We walked down the beach as far as we could and disposed of the skeleton there, we would have gone further but the mosquitos were going crazy. There were clouds of them everywhere. I didn’t want to open my mouth for fear of inhaling. Were they always this bad? Were we just distracted by having fun fishing? With a constant buzzing in our ears we ran and hid in our tent for the night, even though it was hardly eight.
We broke out the cards and played Gin Rummy in our safe haven from the blood sucking clouds that infested our campsite. We both seemed overly aware of everything outside of the tent, perhaps it was from the carelessness of spilling the blood of a fish so close to our camp. It was then we noticed this cascading noise, and we didn’t know who or what was making it. Dun—dun—dun–dun-dundundundun. I had heard this noise once before in the RV, but never investigated because I was locked safely inside, literally, a tin can. The noise was shifting around us. We could hear it getting closer. It was on the left side of the tent, and then the right, and then it was far away again, and then close.
Just pressing my face up against the screen net of our tent was scary, I was sure I was going to get mauled, but I couldn’t see anything in the thick brush around us. We whispered, thinking the worst. Bear, moose, wandering buffalo? Whatever it was, I hoped we wouldn’t find out until we were safely using Google in the confides of a building. I undeniably went to bed with one eye open, waiting for the tent to collapse under the weight of whatever creature was lurking out there.
The next morning we packed up and hiked out; there was no trace of whatever was making the noise. As soon as we were driving back and had phone service we were madly searching the Internet for what could have been the culprit of the unknown noise – it’s hard to search for a noise on Google and we weren’t finding much. We stopped at the Ranger station and asked a Forest Service guy about the noise. He was older and had been working in the park for years, surely he would know. We both tried to imitate the noise and explain it to the guy. He chuckled and responded with something along the lines of – ‘I have never heard that noise before, someone must be following you around and pulling your chain.’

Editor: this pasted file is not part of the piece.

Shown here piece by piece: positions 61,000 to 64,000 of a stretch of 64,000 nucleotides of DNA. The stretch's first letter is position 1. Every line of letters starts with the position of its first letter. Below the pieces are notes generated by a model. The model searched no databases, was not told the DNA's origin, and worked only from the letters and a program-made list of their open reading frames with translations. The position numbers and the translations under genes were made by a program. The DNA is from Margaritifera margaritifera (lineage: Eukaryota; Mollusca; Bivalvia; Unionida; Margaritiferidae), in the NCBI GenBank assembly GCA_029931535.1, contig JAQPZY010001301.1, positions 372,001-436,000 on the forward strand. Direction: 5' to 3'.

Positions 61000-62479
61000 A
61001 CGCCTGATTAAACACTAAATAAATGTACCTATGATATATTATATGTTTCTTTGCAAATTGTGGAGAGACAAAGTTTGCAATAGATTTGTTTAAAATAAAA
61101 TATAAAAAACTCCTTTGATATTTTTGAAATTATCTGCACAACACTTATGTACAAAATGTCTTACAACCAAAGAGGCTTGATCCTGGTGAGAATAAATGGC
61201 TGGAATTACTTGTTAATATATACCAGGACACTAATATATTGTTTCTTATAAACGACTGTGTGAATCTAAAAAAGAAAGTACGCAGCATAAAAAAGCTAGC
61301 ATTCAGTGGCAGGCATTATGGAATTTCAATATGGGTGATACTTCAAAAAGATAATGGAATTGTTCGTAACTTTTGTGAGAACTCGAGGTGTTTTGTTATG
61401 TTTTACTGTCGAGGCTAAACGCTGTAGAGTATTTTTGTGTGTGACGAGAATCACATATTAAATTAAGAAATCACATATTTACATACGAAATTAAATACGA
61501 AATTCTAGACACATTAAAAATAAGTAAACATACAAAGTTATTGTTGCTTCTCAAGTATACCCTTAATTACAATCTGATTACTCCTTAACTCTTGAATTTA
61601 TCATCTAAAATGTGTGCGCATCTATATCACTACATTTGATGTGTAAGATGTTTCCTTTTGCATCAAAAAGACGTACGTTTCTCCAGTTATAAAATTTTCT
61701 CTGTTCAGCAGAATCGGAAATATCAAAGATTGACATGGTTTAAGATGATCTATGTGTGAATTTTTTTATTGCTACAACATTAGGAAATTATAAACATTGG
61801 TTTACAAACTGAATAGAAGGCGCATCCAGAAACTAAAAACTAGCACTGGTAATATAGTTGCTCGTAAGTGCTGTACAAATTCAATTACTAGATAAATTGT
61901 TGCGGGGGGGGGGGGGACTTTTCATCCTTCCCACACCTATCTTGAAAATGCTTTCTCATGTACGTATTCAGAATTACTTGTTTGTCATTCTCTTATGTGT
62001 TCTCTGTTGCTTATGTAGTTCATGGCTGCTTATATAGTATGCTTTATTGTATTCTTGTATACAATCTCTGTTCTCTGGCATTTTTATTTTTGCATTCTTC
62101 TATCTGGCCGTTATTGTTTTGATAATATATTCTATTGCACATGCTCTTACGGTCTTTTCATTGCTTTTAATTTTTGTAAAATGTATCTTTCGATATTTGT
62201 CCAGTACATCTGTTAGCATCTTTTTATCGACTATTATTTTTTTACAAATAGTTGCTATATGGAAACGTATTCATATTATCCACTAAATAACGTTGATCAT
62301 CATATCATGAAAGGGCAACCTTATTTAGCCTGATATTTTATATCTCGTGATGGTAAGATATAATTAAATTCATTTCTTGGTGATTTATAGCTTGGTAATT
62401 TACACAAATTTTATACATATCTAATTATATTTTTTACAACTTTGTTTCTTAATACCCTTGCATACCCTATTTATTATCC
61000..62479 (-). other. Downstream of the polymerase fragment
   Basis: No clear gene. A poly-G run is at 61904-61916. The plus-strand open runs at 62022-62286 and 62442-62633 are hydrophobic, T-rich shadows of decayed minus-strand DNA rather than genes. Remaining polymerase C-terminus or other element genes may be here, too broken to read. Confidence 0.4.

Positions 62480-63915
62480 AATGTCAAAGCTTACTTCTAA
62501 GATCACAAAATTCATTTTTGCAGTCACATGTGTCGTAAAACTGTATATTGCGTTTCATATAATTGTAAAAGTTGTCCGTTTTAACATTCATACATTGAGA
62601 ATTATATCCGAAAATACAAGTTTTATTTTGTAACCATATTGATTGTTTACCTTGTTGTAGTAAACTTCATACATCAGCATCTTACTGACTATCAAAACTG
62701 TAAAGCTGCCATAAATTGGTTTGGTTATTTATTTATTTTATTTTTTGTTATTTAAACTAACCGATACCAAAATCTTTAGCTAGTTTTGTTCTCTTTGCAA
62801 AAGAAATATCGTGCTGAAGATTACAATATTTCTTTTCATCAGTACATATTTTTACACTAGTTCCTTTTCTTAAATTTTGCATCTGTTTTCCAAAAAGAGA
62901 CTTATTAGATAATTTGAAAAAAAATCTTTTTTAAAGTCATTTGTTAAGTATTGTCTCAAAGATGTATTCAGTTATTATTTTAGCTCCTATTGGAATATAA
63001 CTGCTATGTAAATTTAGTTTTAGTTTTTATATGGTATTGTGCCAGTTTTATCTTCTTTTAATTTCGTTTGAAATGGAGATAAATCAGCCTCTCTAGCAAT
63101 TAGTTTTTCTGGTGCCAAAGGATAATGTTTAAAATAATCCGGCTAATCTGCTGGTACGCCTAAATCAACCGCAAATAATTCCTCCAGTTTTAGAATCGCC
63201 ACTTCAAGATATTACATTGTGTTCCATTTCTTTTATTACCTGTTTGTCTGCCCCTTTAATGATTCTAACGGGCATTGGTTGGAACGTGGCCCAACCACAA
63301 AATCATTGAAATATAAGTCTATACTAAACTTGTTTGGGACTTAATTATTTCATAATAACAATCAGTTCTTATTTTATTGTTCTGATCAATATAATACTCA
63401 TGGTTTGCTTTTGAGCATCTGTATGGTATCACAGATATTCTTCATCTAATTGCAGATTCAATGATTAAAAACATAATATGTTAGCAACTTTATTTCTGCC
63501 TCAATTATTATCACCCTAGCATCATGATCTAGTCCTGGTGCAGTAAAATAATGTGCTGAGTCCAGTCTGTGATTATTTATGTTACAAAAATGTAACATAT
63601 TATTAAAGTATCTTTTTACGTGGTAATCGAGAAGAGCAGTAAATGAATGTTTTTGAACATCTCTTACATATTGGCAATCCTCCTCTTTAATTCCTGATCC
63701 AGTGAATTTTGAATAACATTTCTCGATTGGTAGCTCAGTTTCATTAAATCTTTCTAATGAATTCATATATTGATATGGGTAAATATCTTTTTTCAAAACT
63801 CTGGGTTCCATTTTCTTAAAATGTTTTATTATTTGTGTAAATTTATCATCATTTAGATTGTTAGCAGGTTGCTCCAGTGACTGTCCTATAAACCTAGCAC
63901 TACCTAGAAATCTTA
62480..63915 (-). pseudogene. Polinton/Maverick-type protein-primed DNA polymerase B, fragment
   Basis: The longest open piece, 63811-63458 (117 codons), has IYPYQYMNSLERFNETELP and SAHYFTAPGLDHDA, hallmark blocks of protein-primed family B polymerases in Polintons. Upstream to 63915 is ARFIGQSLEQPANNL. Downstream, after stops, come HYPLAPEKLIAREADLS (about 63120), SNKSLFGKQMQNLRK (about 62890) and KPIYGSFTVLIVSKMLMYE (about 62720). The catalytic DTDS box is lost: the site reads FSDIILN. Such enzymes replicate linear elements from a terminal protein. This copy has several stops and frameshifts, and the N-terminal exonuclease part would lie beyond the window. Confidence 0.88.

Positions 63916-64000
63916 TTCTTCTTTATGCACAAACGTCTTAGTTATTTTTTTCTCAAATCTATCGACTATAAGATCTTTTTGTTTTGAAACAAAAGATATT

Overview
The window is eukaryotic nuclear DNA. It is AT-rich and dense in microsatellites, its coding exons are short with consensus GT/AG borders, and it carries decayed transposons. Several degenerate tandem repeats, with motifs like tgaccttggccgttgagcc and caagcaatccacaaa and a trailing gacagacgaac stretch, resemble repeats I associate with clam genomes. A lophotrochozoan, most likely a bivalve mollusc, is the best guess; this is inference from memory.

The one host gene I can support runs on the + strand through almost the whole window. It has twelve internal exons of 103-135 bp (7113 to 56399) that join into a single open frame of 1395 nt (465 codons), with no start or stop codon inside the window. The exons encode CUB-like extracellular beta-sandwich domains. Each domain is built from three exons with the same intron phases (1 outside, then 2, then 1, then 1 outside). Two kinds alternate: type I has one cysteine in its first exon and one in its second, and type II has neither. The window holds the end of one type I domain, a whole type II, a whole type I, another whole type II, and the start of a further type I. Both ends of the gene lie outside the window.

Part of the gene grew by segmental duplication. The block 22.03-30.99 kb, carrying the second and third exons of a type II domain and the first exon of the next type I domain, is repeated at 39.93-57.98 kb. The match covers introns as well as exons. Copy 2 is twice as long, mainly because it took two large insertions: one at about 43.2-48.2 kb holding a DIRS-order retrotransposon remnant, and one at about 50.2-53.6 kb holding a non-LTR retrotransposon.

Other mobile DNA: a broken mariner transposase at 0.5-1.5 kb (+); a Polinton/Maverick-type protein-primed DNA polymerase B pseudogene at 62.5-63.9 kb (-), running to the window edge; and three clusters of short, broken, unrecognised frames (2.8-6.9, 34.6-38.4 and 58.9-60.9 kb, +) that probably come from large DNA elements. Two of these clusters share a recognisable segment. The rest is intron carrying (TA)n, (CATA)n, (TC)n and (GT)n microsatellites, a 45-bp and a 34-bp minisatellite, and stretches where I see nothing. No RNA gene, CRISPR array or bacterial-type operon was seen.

Not the answer we were looking for. Had we just nearly escaped death?
Another hour of searching the interweb and listening to different animal sounds on YouTube showed us no, we did not nearly escape death. There was never a threat of even being injured. There was no bear, or moose, or wolf, or anything with big teeth, or really any teeth around us. In fact, we were hiding in fear like children because of a bird. The drumming of a ruffed grouse is what had us cowering.
It was another successful trip; we caught and redeemed ourselves from our previous fishing experience, an animal didn’t maul us, and we didn’t kill one another. The only thing I walked away with was a butt covered in bug bites. Literally so many it looked like I had measles. Apparently the mosquitos were just as bad in the lake, and with only my butt uncovered it was their prime target. I itched for what felts like weeks. Brings a whole other meaning to the term ants in your pants.